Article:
Many politicians, including senator Marco Rubio (R-FL), are ducking their constituents — or liberal activists, they would say — by avoiding town hall meetings.
Not Republican U.S. Representative Gus Bilirakis, however, who represents the 12th District of Florida, which includes all of Wesley Chapel.
In fact, Rep. Bilirakis is tackling his town halls head on, including one held Feb. 22 at Wesley Chapel High on Wells Rd.
While the crowd of roughly 150 wasn’t quite as rowdy as some of the other town halls Bilirakis has hosted recently, the message was clear: don’t take away our healthcare, but fix it.
Those fixes, said most of those in attendance, shouldn’t include getting rid of some of the more popular provisions of the Affordable Care Act (aka “Obamacare”), specifically the number one concern raised that evening — coverage for those with pre-existing conditions.
“I’m begging you to keep something with pre-existing conditions,’’ said Bonnie Axler of Land O’Lakes. “I will lose my husband (who has cancer) if you don’t keep something.”
Bilirakis, praised by many of the speakers for showing up and not hiding from the people he represents, appeared to be truly listening to many of those speaking up. He cited his meetings with his constituents as the reason behind his support for the Obamacare repeal, which Republicans unveiled this week.
Although widely panned by Democrats and Republicans alike, as well as receiving little support from the country’s leading hospital and doctor groups like the American Medical Association (AMA), the Federation of American Hospitals and the AARP, Bilirakis said in a press release Thursday that “We have a better plan” than Obamacare.
The replacement, the American Health Care Act, is, according to Bilirakis, “the answer to lower costs, expand choices, and give patients more control. This bill reflects the feedback I’ve heard from my constituents over the past eight years. With our bill, we will put in place a health care system that works for Florida and the nation.”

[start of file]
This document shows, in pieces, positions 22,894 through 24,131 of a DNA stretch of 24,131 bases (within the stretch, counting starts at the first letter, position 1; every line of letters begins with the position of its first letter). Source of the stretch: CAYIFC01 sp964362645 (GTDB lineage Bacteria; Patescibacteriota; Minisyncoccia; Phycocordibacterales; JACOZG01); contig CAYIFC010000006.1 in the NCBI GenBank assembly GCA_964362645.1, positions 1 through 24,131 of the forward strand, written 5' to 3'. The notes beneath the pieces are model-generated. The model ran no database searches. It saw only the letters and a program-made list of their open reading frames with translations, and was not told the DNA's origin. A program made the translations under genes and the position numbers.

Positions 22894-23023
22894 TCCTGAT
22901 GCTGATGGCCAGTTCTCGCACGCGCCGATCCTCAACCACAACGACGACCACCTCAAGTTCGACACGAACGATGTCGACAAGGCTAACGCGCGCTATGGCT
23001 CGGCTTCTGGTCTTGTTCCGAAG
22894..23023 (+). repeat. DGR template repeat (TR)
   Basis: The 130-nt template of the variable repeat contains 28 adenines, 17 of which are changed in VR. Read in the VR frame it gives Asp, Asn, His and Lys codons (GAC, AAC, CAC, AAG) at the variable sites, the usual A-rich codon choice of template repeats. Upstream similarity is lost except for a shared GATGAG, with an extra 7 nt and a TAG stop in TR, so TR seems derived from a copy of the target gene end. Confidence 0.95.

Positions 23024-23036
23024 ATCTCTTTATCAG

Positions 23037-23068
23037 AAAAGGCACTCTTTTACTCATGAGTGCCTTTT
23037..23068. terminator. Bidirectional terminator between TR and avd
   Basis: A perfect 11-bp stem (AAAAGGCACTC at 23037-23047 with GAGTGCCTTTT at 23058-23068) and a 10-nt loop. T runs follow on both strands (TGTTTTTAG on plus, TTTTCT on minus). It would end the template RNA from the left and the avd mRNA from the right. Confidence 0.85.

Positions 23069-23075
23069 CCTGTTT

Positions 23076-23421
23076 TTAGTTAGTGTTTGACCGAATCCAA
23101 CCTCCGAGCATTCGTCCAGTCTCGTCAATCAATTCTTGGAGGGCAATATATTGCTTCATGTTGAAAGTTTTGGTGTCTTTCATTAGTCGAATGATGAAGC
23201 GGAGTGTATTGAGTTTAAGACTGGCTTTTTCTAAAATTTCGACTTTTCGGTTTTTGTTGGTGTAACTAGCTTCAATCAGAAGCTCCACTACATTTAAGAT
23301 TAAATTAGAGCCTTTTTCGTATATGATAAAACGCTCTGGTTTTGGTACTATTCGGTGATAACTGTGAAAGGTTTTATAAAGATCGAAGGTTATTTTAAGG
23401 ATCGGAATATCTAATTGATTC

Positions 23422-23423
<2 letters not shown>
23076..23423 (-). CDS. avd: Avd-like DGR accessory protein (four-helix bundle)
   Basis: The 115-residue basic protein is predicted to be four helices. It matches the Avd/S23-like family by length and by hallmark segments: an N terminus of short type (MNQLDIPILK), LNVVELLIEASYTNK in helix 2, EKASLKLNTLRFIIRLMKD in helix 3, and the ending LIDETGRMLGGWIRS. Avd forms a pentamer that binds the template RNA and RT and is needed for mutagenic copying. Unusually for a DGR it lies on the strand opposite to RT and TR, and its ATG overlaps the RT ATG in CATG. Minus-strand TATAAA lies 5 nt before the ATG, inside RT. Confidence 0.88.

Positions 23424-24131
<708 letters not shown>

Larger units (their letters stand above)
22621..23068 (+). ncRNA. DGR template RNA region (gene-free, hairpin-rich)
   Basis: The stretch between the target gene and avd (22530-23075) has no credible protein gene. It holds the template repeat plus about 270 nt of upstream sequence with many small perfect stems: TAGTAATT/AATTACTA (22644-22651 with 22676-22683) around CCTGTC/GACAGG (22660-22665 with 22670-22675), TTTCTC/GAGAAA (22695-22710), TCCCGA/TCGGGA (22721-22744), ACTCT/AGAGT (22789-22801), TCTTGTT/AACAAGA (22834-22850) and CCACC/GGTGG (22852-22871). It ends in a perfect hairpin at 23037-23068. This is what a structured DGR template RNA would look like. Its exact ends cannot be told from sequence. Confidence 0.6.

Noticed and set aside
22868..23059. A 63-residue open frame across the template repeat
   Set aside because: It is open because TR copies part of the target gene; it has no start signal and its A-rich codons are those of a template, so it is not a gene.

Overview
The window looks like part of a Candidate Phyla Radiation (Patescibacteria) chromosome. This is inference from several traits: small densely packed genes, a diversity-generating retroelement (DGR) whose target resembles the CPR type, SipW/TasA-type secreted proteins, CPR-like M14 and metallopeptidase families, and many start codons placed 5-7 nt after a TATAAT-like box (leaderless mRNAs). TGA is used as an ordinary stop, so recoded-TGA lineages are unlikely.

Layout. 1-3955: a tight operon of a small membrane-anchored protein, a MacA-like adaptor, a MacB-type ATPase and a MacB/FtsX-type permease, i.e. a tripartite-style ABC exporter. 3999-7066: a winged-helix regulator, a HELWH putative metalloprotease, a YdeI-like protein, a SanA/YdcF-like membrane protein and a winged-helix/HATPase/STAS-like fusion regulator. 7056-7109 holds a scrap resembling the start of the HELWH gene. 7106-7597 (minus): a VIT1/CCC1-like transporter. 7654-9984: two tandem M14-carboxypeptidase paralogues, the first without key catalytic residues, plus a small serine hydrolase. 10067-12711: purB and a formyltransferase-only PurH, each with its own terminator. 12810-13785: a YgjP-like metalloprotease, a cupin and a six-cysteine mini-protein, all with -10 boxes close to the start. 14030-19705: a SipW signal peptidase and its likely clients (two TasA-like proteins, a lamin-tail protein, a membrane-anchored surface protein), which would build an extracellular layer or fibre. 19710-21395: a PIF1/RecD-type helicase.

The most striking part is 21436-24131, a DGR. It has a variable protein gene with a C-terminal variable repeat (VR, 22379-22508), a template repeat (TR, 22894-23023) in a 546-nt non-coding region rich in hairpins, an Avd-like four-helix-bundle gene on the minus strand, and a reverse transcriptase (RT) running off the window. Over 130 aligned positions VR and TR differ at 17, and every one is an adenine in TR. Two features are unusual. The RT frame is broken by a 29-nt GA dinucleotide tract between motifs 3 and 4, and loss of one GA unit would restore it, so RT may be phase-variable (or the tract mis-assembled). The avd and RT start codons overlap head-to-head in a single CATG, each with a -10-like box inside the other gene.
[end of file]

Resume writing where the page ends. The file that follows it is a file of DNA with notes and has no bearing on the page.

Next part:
A member of the House Energy and Commerce Subcommittee on Health, Bilirakis is co-sponsoring the Pre-Existing Conditions Protection Act, which prohibits insurance companies from denying access, limiting coverage or raising premiums because someone is already sick.
Bilirakis also would like to see any replacement plan retain the ACA provision that allows people to keep their kids on their insurance until they turn age 26. That was good news to Zephyrhills resident Carrol Vaughn, who said she is fighting breast cancer and has a daughter in her 20s.
“There aren’t a lot of options to protect her until she’s 26,’’ she said.
Others, like Kurt Accebach of Odessa, went further. Accebach said everyone pays taxes for the police, the military and our streets, because it is for the common good.
“Maybe it’s time healthcare became a common good,’’ he said. A number of town hall attendees went over to shake Accebach’s hand afterwards.
Despite being in favor of some parts of the ACA, Rep. Bilirakis is opposed to Obamacare, voting to repeal it many times and calling it “unsustainable.”
“The costs are too high,’’ he says. “We have to come up with something better.”
His constituents have been showing up to demand it.
One speaker at the Wesley Chapel town hall reminded Rep. Bilirakis that he signed a pledge to repeal Obamacare in 2010, and campaigned on that promise while winning 71 percent of the vote (it was actually 63.5 percent) in 2012. He ran unopposed in 2014 and, in 2016, while still campaigning against Obamacare, Bilirakis received 68.6 percent of the vote.